What you need to do to comply with Energy performance of buildings regulations.
England and Wales
The Energy Performance of Buildings (England and Wales) Regulations 2012 require the seller to commission an Energy Performance Certificate (EPC) before they place the building on the market.
The person acting on behalf of the seller (for instance, the estate agent) must make sure an EPC has been commissioned for the building.
The seller must make every reasonable effort to get the EPC within 7 days of putting the building on the market.
If they don’t get the EPC after 7 days, having used all reasonable efforts, the time limit is extended for an additional 21 days.
After a total of 28 days, if the building is still being marketed without an EPC, the local weights and measures authority may issue a penalty charge notice to the seller or the agent. This must not exceed £200 for a dwelling, per property. If the building is not a dwelling, the fine is £500 minimum, per property.
Where a property is offered for sale, any advertisement of the sale in commercial media, for example the property brochure, print advertising, online listings, must state the energy performance rating from the EPC.
The local weights and measures authority may issue a penalty charge of £200 if they believe there’s been a breach of this duty.
According to the Energy Performance of Buildings (Certificates & Inspections) Regulations (Northern Ireland) 2008, the seller or person acting on their behalf must make the EPC available free of charge to any prospective buyer.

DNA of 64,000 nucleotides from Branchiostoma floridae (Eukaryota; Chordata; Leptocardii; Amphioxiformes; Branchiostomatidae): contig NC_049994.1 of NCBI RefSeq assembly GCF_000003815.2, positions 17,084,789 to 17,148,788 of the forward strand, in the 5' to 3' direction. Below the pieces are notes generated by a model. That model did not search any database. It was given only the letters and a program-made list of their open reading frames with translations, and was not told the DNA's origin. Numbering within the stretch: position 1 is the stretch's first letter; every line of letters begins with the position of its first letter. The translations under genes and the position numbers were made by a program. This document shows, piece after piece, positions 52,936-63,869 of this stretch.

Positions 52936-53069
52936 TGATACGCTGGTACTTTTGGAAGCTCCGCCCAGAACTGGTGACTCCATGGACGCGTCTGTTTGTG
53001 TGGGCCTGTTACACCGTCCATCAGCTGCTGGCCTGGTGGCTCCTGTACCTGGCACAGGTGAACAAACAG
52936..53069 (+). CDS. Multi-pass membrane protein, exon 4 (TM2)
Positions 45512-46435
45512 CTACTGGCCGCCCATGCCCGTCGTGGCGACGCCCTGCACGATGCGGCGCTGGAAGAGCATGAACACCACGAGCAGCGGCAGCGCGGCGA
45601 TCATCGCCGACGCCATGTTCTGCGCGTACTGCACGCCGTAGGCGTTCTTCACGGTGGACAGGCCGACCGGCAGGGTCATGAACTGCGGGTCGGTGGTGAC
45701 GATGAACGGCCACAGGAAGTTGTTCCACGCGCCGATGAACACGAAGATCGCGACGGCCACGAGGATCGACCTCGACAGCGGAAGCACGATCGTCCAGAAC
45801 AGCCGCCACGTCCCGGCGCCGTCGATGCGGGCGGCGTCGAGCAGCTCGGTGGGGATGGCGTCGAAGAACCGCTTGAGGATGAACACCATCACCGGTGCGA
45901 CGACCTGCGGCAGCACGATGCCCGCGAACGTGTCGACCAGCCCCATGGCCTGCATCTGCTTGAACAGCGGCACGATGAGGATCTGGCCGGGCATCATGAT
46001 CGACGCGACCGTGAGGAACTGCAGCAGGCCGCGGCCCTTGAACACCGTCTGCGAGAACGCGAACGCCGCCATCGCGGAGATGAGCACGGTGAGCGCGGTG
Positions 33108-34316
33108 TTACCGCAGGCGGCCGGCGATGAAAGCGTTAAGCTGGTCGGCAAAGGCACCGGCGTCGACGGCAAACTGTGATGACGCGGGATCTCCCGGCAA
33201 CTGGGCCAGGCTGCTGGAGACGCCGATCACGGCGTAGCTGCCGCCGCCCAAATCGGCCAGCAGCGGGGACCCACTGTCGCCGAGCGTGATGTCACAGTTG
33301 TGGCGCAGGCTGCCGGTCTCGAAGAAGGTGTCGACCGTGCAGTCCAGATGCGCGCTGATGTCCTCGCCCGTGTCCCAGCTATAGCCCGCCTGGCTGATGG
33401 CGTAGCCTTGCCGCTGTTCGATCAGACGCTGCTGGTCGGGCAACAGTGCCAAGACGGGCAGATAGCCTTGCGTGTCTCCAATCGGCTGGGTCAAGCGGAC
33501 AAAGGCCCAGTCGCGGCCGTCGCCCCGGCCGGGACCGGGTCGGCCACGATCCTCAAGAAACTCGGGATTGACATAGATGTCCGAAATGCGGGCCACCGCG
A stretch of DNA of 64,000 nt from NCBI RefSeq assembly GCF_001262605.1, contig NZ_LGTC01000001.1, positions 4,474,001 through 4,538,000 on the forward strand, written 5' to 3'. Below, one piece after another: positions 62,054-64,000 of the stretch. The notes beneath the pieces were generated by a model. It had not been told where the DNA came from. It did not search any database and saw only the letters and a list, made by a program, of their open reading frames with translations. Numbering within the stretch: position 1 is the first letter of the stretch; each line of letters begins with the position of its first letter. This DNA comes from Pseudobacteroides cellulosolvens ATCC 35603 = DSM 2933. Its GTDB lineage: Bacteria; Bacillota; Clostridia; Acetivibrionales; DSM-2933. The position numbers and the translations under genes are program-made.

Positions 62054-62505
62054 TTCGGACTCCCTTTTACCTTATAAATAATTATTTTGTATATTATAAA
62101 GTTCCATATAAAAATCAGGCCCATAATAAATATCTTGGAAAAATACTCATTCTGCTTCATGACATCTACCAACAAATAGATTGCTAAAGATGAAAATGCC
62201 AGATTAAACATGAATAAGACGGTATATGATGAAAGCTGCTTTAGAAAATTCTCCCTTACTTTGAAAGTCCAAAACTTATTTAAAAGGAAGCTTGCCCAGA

If the local district council believes a person hasn’t done this, they may issue:
- a penalty charge of £200 for a dwelling
- a fine of £500 minimum, per property, for a building that is not a dwelling
The seller or person acting on their behalf must make sure the energy performance indicator shown in the EPC is stated in any advertisement for the sale of the building in commercial media.
If the local district council believes a person has breached this duty, they may issue a penalty charge of £200.
Under the Energy Performance of Buildings (Scotland) Regulations 2008, the seller must obtain an EPC and make sure the energy performance indicator is included in commercial media.
An estate agent should advise their clients of their legal obligations. If an estate agent doesn’t give enough information to a seller about the requirements of a Home Report (for those that need one) or their duty to provide an EPC, they could face enforcement action under regulation 3 of the Consumer Protection from Unfair Trading Regulations 2008.